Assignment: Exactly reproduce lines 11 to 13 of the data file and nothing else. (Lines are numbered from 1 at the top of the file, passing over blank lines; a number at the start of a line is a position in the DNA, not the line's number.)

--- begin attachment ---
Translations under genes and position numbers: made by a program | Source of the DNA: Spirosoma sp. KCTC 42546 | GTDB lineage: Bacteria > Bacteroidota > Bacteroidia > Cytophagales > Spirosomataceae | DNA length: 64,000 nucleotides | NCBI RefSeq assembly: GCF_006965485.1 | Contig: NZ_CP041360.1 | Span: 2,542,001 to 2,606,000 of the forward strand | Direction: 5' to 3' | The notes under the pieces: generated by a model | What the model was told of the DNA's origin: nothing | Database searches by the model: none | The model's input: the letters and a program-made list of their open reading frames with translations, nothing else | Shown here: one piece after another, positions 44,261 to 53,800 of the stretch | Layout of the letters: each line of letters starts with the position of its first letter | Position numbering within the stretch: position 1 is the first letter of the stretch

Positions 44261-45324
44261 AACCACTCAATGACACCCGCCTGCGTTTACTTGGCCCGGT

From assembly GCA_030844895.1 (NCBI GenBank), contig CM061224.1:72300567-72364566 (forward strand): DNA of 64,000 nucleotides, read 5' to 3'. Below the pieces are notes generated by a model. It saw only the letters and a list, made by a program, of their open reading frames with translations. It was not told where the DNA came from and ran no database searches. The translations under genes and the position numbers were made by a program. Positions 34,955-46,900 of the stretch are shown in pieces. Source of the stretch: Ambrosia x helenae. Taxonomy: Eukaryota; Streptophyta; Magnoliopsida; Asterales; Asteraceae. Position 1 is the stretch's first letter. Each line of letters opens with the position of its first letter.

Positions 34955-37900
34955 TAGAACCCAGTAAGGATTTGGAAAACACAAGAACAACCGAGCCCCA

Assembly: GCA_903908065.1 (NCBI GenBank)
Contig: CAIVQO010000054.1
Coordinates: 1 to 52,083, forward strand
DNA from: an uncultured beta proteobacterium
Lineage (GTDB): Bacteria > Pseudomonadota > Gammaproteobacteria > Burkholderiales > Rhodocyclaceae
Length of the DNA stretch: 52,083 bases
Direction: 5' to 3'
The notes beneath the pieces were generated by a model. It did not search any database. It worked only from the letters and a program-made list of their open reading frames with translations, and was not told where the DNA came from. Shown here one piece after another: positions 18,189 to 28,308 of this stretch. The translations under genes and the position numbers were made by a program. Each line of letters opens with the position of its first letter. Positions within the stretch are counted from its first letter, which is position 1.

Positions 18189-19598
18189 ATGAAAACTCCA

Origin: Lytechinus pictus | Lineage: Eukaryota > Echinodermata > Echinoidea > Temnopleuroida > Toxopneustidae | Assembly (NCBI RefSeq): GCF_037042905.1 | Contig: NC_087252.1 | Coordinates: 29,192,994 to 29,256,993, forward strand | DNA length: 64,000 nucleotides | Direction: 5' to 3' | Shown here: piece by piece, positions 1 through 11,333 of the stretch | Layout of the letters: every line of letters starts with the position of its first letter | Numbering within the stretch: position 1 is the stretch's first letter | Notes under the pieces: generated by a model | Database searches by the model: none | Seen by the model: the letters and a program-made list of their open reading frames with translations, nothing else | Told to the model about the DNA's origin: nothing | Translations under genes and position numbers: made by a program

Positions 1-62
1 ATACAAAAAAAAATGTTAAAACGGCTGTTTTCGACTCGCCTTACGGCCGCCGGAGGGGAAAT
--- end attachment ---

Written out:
Lineage (GTDB): Bacteria > Pseudomonadota > Gammaproteobacteria > Burkholderiales > Rhodocyclaceae
Length of the DNA stretch: 52,083 bases
Direction: 5' to 3'